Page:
In my early days as an undergraduate student at the University of Wisconsin, I felt destine for a career with the National Weather Service (NWS). I had spent hundreds of hours volunteering at my local NWS field office as a high school student and I was keenly interested in the weather data visualization and forecast preparation technologies that the NWS meteorologists employed daily. After spending some time with the Cooperative Institute for Meteorological Satellite Studies during my studies, I noticed that there was a marked disconnect between how research efforts were concluded and how that new knowledge filtered into operations. Furthermore, not all of the weather information that was available for conducting research was available to the field office staff, let alone the latest research products.
Since that time, I have embarked on an academic and professional journey to understand the different research topics in the atmospheric and oceanic sciences and learn how research is conducted in the public and private sectors to advance the field of operational meteorology. At the same time, there has become increased interest in identifying commonalities and developing a structure for transitioning research to operations (R2O). The concept of R2O is new, only dating to the turn of the century. As a community we are only starting to come to terms with how we can innovate to increase the value of our observations and predictions, and do so with the most efficient methods possible. While in some ways this challenge is uniquely related to meteorology, other scientific disciplines may be able to draw parallels to the challenges at hand.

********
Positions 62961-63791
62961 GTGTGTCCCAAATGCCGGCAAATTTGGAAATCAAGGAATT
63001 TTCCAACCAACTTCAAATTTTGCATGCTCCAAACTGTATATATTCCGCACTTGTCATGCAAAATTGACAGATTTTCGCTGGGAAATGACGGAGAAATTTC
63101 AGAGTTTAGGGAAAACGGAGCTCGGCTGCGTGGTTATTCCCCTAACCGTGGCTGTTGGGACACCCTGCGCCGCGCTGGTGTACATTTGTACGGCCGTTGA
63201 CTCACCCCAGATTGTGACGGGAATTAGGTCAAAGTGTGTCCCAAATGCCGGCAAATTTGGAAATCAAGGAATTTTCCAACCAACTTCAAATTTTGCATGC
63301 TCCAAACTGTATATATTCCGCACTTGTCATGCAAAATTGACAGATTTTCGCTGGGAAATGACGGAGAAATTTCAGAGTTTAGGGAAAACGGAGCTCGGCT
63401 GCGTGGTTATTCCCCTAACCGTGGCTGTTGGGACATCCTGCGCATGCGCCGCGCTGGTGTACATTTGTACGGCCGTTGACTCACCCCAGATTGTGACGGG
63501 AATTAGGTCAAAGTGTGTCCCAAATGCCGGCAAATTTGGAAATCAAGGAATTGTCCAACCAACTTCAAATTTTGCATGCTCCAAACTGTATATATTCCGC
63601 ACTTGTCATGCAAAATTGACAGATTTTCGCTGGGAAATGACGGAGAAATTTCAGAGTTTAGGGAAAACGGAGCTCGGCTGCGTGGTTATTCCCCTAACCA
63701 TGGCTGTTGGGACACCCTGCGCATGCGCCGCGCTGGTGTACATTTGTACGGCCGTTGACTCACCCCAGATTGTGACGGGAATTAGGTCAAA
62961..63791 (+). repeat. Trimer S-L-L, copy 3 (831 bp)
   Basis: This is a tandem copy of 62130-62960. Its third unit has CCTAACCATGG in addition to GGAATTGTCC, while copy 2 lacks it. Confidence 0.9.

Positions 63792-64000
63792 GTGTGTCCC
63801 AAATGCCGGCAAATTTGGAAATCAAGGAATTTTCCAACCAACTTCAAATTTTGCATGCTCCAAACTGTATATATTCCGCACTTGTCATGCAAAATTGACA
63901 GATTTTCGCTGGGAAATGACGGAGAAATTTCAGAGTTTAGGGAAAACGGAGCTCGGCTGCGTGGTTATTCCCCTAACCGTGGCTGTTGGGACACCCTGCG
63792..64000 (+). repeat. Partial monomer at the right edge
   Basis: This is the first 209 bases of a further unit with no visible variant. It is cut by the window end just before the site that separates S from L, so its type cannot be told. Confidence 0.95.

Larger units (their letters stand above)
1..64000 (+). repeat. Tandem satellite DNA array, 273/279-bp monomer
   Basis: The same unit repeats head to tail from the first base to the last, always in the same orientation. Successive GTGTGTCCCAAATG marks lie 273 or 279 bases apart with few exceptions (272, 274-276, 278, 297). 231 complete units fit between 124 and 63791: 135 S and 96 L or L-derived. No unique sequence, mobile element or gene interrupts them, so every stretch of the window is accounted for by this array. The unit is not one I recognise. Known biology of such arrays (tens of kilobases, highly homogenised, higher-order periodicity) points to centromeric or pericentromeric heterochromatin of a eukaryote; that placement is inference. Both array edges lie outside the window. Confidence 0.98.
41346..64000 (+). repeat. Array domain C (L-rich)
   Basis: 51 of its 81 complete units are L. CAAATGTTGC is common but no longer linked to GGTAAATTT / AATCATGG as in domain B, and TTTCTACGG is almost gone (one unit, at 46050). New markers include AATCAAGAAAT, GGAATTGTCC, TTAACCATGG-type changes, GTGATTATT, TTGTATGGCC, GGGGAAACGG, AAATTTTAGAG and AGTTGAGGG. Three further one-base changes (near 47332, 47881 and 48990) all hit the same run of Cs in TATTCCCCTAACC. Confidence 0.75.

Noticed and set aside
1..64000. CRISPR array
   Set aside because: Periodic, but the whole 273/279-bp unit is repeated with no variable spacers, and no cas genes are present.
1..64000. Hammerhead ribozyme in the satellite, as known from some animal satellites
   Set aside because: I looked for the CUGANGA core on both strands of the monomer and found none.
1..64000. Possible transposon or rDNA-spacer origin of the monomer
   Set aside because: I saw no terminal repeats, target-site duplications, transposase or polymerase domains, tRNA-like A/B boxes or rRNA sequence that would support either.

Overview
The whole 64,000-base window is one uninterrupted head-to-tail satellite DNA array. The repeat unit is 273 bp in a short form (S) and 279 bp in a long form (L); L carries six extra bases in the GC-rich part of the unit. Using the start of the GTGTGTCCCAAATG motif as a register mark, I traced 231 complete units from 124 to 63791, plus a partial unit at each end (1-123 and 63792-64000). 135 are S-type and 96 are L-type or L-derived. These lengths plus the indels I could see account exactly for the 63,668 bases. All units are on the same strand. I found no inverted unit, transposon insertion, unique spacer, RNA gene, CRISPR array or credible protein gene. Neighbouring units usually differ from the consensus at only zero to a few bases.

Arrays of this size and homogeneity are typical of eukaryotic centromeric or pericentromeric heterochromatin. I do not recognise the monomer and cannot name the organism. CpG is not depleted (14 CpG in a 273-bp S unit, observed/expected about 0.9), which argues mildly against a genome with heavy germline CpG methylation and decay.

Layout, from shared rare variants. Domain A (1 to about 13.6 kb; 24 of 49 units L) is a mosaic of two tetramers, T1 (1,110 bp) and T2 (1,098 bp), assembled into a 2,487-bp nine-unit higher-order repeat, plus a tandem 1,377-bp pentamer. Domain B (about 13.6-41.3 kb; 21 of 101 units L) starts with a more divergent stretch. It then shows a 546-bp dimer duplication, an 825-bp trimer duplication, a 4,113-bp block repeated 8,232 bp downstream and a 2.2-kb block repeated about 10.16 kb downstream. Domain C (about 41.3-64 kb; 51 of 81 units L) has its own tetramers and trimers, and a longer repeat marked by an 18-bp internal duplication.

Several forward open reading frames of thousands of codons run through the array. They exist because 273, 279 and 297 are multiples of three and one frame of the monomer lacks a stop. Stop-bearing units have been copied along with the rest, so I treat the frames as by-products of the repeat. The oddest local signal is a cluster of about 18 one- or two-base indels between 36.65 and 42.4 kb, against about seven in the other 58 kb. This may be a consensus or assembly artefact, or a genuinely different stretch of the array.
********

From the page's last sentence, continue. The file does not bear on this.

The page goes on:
I started this blog to share the best practices and lessons learned after years of unique, geographically expansive experiences transitioning imagery and products from research and operational satellite missions into NWS operations through proving grounds, testbeds, and other demonstrations. Hopefully in communicating these insights I am able to spur creativity in others to develop R2O exercises that support the weather community and beyond. I welcome the dialogue and invite ideas and comments from those that share my interest in R2O.
Thank you for reading. I would encourage you to review my recommended reading list, consisting of resources on adjacent topics that I have found interesting and useful in shaping my perspective of R2O.